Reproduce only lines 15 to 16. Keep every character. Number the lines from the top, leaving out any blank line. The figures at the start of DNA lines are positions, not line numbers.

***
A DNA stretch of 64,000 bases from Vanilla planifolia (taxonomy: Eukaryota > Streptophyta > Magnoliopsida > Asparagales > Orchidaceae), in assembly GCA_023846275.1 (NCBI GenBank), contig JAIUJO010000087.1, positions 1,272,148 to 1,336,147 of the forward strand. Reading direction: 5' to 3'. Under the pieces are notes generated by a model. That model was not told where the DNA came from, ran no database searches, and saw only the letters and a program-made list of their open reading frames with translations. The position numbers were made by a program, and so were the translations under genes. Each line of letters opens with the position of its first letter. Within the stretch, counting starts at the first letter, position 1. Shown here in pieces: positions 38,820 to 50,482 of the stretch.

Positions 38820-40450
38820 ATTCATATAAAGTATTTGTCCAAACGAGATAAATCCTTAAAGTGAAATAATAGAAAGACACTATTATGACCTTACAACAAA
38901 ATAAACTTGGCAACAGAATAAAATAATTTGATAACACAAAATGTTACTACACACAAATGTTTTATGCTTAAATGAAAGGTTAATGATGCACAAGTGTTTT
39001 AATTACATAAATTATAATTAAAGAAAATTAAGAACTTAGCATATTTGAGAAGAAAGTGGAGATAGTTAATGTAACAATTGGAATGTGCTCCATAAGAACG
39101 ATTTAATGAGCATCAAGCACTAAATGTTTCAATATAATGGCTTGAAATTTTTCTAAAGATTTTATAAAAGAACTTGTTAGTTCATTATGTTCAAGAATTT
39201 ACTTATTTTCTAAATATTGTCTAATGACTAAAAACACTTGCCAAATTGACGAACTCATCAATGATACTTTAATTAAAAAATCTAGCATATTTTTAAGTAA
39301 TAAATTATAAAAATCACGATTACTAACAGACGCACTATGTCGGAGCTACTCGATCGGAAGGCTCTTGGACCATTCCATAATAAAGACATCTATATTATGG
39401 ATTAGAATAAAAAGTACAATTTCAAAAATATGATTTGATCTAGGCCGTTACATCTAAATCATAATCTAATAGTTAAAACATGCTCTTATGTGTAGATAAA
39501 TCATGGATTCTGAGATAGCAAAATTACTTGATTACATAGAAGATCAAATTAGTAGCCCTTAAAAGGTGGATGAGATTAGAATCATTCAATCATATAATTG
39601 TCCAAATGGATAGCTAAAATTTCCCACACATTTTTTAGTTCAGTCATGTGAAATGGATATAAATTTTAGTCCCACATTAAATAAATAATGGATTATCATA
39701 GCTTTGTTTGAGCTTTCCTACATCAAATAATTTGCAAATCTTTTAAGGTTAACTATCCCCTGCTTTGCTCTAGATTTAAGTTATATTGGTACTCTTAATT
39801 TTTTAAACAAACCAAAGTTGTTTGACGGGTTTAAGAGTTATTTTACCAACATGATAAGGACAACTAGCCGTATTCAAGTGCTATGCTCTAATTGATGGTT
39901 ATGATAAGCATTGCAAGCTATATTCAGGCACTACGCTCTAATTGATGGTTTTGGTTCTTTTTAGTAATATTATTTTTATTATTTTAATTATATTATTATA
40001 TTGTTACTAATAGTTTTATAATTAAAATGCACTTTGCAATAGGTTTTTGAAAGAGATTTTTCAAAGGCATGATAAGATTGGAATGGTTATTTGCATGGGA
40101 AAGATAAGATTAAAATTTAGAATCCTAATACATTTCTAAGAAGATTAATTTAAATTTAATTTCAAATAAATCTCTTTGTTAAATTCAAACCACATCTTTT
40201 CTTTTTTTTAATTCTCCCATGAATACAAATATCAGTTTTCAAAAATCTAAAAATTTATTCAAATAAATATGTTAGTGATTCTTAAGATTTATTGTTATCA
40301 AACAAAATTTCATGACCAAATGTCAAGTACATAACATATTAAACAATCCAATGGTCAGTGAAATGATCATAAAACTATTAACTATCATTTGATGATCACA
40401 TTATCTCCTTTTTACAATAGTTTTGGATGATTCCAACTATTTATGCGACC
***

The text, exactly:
40001 TTGTTACTAATAGTTTTATAATTAAAATGCACTTTGCAATAGGTTTTTGAAAGAGATTTTTCAAAGGCATGATAAGATTGGAATGGTTATTTGCATGGGA
40101 AAGATAAGATTAAAATTTAGAATCCTAATACATTTCTAAGAAGATTAATTTAAATTTAATTTCAAATAAATCTCTTTGTTAAATTCAAACCACATCTTTT